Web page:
4. To make sure that the forty to fifty people who were to become sacrificial lambs in this unlikely false flag operation, the HTS had to prevent them from fleeing from the bottom floors, where they had taken refuge. But what if they tried to flee the minute chlorine gas was detected? If anybody escaped, wouldn’t they finger HTS? How would HTS not lose all support immediately? The HTS might have been authoritarian, but it was not about to risk its reputation killing innocent civilians, especially those they were supposed to be protecting. Groups like the HTS were not the same as ISIS, after all. In Idlib today, there are frequent protests against hard-core Islamist groups. Less than a month ago, hundreds of people in Idlib protested against the self-proclaimed National Salvation Government, an affiliate of the HTS. Not a single person was injured or killed. By the standards of Baathist or ISIS rule, they are enjoying freedoms that remain as tangible gains of the revolution that began in 2011.
Perhaps the only reason Douma became such a cause célèbre was the large number of casualties. If it had only been four or five people who died, which was the usual number for a chlorine gas attack, I doubt that Trump would have paid it any attention. Douma had already been attacked with chlorine gas three times that year. On February first, for example, a Syrian American Medical Society hospital received three patients suffering from suffocation, a dry cough, and vomiting, all of which were consistent with exposure to chlorine gas. Would anybody pay attention to such minor ailments? For the world to sit up and take notice of the suffering in Syria, the ante must rise to a higher level. But even then, with such a broad spectrum of the left reducing such human beings to terrorists or extremists, the task of generating sympathy is an uphill battle.
While his credibility is miles beneath that of the OPCW whistleblowers, it is worth pointing out that Ted Postol has also chimed in on Douma. In the past, Postol has written numerous articles (often with clashing interpretations) absolving Assad of sarin gas attacks but has now branched out to chlorine using Tulsi Gabbard’s campaign website as a platform. There you will find his report that states that a hole in the ceiling does not match the diameter of a tank. In other words, another square peg in a round hole analysis. Bellingcat has examined that and other of Postol’s errors.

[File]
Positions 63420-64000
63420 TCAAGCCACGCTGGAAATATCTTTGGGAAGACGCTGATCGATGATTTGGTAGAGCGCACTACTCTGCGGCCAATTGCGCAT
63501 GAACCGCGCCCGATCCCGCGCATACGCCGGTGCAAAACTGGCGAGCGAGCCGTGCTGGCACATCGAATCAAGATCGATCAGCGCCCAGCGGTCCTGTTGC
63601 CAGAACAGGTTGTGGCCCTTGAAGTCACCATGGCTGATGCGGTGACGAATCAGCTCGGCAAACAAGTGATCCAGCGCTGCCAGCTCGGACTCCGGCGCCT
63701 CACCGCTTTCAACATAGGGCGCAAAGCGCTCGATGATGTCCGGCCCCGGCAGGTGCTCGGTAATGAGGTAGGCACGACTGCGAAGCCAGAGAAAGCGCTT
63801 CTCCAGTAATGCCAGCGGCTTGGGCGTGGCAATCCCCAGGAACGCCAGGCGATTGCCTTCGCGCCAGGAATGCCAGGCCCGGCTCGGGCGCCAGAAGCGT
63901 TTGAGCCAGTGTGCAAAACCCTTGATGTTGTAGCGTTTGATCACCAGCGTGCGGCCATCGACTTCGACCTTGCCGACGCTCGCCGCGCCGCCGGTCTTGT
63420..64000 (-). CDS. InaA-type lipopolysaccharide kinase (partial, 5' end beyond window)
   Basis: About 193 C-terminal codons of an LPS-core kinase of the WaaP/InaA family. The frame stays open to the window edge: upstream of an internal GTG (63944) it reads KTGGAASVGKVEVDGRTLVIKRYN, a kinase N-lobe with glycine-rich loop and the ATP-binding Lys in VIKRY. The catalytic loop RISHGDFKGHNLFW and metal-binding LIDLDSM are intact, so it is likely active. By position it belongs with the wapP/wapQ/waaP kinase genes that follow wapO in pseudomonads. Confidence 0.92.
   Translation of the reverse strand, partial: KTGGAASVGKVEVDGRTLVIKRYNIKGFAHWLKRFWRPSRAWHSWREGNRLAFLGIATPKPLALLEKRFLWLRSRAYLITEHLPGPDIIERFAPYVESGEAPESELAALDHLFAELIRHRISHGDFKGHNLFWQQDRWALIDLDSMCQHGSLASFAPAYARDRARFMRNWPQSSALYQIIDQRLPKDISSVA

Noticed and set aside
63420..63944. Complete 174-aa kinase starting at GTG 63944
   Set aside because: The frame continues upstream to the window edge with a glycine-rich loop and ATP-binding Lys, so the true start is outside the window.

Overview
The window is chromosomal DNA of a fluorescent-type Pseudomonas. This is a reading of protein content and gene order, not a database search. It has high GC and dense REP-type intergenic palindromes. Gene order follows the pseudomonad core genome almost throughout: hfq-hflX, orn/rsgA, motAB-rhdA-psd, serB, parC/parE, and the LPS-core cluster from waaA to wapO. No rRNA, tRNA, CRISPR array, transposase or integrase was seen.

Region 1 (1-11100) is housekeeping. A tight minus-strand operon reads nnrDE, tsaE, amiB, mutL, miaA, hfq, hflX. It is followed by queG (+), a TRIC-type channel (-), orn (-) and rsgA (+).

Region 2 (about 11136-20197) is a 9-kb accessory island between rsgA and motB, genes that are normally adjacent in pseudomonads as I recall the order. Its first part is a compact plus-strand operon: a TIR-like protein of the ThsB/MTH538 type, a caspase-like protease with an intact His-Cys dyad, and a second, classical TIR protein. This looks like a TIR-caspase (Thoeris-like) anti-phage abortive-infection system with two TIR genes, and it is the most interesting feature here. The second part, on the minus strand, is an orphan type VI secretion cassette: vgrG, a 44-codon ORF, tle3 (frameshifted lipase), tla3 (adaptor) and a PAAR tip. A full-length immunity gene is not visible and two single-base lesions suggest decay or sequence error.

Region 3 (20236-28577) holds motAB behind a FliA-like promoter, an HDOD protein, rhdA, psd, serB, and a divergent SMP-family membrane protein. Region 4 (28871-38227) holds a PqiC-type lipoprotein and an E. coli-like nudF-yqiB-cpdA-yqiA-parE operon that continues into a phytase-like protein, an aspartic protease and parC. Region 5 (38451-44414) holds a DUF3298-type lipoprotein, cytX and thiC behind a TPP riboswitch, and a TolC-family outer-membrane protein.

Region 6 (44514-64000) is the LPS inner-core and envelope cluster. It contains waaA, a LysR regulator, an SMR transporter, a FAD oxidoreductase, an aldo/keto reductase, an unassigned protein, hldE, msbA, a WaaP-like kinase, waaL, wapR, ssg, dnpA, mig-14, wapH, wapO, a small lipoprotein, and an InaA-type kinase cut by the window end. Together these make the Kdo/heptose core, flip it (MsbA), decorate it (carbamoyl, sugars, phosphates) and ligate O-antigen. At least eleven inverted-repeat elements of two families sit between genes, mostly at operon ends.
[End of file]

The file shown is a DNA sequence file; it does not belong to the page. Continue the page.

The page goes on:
It is also worth mentioning Gabbard’s take on the Douma attack: “The hole in the roof at Douma is consistent with an artillery [sic] rather than an airstrike, which suggests that the cylinder was placed in an opening created by an earlier artillery attack, and its contents released into the building below.” Like all of the other “false flag” narratives, this one does not pass the smell test. It assumes that HTS got its hands on an unexploded chlorine tank well before the morning of April 7, 2018 and hauled it up to the top floor of the building. How does this jibe with the 40 to 50 people huddled in the lower floors? Were they ordered there at gunpoint by evil jihadis? Or, to follow Occam’s razor that “The simplest solution is most likely the right one”, did they seek such refuge because a helicopter attack was underway? It was their misfortune apparently to be in a building that suffered a chlorine gas attack.
Postol’s reputation—what’s left of it anyway—is in tatters right now. He submitted an article to Science & Global Security (SGS), a peer-reviewed journal at Princeton University, that absolved Assad from a sarin gas attack in Khan Shaykhun in 2017. The journal eventually decided to reject it because it didn’t meet their standards. Since Postol was a member of the journal’s editorial board, this was a sign that his peers now viewed him as a renegade from reality. You can read the editorial board’s statement on the rejection here. It states:
To ensure the high standards of editorial control, integrity, and rigor that this journal has always sought to maintain, we conducted an independent internal review of the editorial process for this manuscript. This review identified a number of issues with the peer-review and revision process. As a result, the editors have decided to withhold the publication of this article to examine whether the editors can rectify the problems that we identified.
Postol failed to rectify the problems.
Did the editors conspire with the Trump White House to suppress the truth just like the OPCW higher-ups? Fortunately, Ted Postol has other outlets to make his case starting with Gabbard’s website and others that have been justifying Assad’s genocidal policies for the past eight years.